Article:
Ohman I, Vitols S, Tomson T. Lamotrigine in pregnancy: pharmacokinetics during delivery, in the neonate, and during lactation. Epilepsia 2000 Jun; 41: 709–3PubMedCrossRefGoogle Scholar
Posner J, Holdich T, Crome P. Comparison of lamotrigine pharmacokinetics in young and elderly healthy volunteers. J Pharm Med 1991; 1: 121–8Google Scholar
Chen C, Veronese L, Yin Y. The effects of lamotrigine on the pharmacokinetics of lithium. Br J Clin Pharmacol 2000 Sep; 50(3): 193–5PubMedCrossRefGoogle Scholar
Anderson GD, Yau MK, Gidal BE, et al. Bidirectional interaction of valproate and lamotrigine in healthy subjects. Clin Pharmacol Ther 1996 Aug; 60: 145–56PubMedCrossRefGoogle Scholar
Böttiger Y, Ståhle L. Lamotrigine drug interactions in a TDM material [abstract no. 84]. Ther Drug Monit 1997 Oct; 19: 568CrossRefGoogle Scholar
Edelbroek PM, Segers JP, Gilissen KGPM, et al. Population pharmacokinetics of lamotrigine to evaluate interaction with concommitant antiepileptic drugs. Epilepsia 1996; 37 Suppl. 4: 64Google Scholar
Hossain M, Chen C, Ette E. Characterization of lamotrigine (LTG) drug interactions using the population approach [abstract no. 3148]. Pharm Res 1997 Nov; 14(11 Suppl.): S515Google Scholar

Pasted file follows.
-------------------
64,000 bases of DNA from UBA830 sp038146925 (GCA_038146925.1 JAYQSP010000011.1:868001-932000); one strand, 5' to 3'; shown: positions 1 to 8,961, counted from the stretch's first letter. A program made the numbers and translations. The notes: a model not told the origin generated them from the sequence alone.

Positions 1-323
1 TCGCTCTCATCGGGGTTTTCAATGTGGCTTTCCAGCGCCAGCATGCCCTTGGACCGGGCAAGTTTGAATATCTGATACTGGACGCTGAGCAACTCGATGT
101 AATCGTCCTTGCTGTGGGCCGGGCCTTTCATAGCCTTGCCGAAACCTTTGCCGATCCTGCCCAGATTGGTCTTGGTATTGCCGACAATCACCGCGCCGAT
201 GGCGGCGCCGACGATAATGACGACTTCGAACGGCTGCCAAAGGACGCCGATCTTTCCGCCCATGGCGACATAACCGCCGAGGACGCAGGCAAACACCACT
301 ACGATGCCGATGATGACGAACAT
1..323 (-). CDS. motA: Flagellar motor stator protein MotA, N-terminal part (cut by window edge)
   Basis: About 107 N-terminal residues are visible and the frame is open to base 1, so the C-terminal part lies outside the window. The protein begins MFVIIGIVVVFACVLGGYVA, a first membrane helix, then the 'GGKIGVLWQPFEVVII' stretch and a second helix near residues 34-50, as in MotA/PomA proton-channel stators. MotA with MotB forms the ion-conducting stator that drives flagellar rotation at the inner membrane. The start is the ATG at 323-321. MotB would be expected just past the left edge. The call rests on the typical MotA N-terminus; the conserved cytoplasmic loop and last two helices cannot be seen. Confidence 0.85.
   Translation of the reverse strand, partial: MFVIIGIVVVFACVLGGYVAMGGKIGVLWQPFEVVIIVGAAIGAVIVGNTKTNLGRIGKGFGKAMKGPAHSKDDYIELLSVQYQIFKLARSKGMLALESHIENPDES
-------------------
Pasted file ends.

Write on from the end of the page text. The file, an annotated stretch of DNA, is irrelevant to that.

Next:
May TW, Rambeck B. Influence of oxcarbazepine and methsuximide on LTG concentrations [abstract]. Epilepsia 1998; 39 Suppl. 2: 25Google Scholar
Calabrese JR, Bowden CL, Sachs G, et al. A placebo-controlled 18-month trial of lamotrigine and lithium maintenance treatment in recently depressed patients with bipolar I disorder. J Clin Psych 2003; 64(9): 1013–24CrossRefGoogle Scholar
Bowden CL, Calabrese JR, Sachs G, et al. A placebo-controlled 18-month trial of lamotrigine and lithium maintenance treatment in recently manic or hypomanic patients with bipolar I disorder. Arch Gen Psychiatry 2003 Apr; 60(4): 392–400PubMedCrossRefGoogle Scholar
Calabrese JR, Bowden CL, Fieve R, et al. Lamotrigine or lithium in the maintenance treatment of bipolar I disorder [abstract no. P.1.115 plus poster]. Presented at the 15th Congress of the European College of Neuropsychopharmacology; 2002 Oct 5–9; Barcelona. Eur Neuropsychopharmacol 2002; 12Suppl. 3: S217Google Scholar
Calabrese JR, Bowden CL, Sachs GS, et al. A double-blind placebo-controlled study of lamotrigine monotherapy in outpatients with bipolar I depression. J Clin Psychiatry 1999 Feb; 60(2): 79–88PubMedCrossRefGoogle Scholar
Frye MA, Ketter TA, Kimbrell TA, et al. A placebo-controlled study of lamotrigine and gabapentin monotherapy in refractory mood disorders. J Clin Psychopharmacol 2000 Dec; 20(6): 607–14PubMedCrossRefGoogle Scholar